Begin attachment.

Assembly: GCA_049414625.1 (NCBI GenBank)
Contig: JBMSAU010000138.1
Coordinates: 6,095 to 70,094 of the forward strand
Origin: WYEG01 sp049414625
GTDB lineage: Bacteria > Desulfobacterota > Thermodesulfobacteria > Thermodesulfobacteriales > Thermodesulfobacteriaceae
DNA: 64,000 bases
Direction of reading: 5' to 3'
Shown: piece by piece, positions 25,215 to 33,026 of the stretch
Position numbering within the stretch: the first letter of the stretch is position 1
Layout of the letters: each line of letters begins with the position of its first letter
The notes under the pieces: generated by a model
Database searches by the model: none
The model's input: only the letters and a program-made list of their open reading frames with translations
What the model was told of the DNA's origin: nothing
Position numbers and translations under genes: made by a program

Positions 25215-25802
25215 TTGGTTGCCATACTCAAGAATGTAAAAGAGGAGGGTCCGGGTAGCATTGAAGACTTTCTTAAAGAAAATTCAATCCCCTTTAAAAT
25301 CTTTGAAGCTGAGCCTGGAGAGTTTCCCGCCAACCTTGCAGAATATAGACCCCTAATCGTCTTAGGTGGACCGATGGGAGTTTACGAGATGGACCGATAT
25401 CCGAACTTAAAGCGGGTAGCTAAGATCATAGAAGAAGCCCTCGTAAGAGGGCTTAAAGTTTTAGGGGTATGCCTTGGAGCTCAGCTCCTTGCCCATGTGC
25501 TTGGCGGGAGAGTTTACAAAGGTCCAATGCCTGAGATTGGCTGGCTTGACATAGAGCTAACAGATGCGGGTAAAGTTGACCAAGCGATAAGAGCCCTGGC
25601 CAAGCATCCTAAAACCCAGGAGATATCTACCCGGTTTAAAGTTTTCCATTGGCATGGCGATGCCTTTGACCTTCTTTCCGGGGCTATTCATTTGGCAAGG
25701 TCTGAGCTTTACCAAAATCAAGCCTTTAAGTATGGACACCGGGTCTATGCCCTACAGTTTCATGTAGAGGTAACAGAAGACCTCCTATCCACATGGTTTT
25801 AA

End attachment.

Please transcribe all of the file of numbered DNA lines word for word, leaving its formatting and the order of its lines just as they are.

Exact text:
Assembly: GCA_049414625.1 (NCBI GenBank)
Contig: JBMSAU010000138.1
Coordinates: 6,095 to 70,094 of the forward strand
Origin: WYEG01 sp049414625
GTDB lineage: Bacteria > Desulfobacterota > Thermodesulfobacteria > Thermodesulfobacteriales > Thermodesulfobacteriaceae
DNA: 64,000 bases
Direction of reading: 5' to 3'
Shown: piece by piece, positions 25,215 to 33,026 of the stretch
Position numbering within the stretch: the first letter of the stretch is position 1
Layout of the letters: each line of letters begins with the position of its first letter
The notes under the pieces: generated by a model
Database searches by the model: none
The model's input: only the letters and a program-made list of their open reading frames with translations
What the model was told of the DNA's origin: nothing
Position numbers and translations under genes: made by a program

Positions 25215-25802
25215 TTGGTTGCCATACTCAAGAATGTAAAAGAGGAGGGTCCGGGTAGCATTGAAGACTTTCTTAAAGAAAATTCAATCCCCTTTAAAAT
25301 CTTTGAAGCTGAGCCTGGAGAGTTTCCCGCCAACCTTGCAGAATATAGACCCCTAATCGTCTTAGGTGGACCGATGGGAGTTTACGAGATGGACCGATAT
25401 CCGAACTTAAAGCGGGTAGCTAAGATCATAGAAGAAGCCCTCGTAAGAGGGCTTAAAGTTTTAGGGGTATGCCTTGGAGCTCAGCTCCTTGCCCATGTGC
25501 TTGGCGGGAGAGTTTACAAAGGTCCAATGCCTGAGATTGGCTGGCTTGACATAGAGCTAACAGATGCGGGTAAAGTTGACCAAGCGATAAGAGCCCTGGC
25601 CAAGCATCCTAAAACCCAGGAGATATCTACCCGGTTTAAAGTTTTCCATTGGCATGGCGATGCCTTTGACCTTCTTTCCGGGGCTATTCATTTGGCAAGG
25701 TCTGAGCTTTACCAAAATCAAGCCTTTAAGTATGGACACCGGGTCTATGCCCTACAGTTTCATGTAGAGGTAACAGAAGACCTCCTATCCACATGGTTTT
25801 AA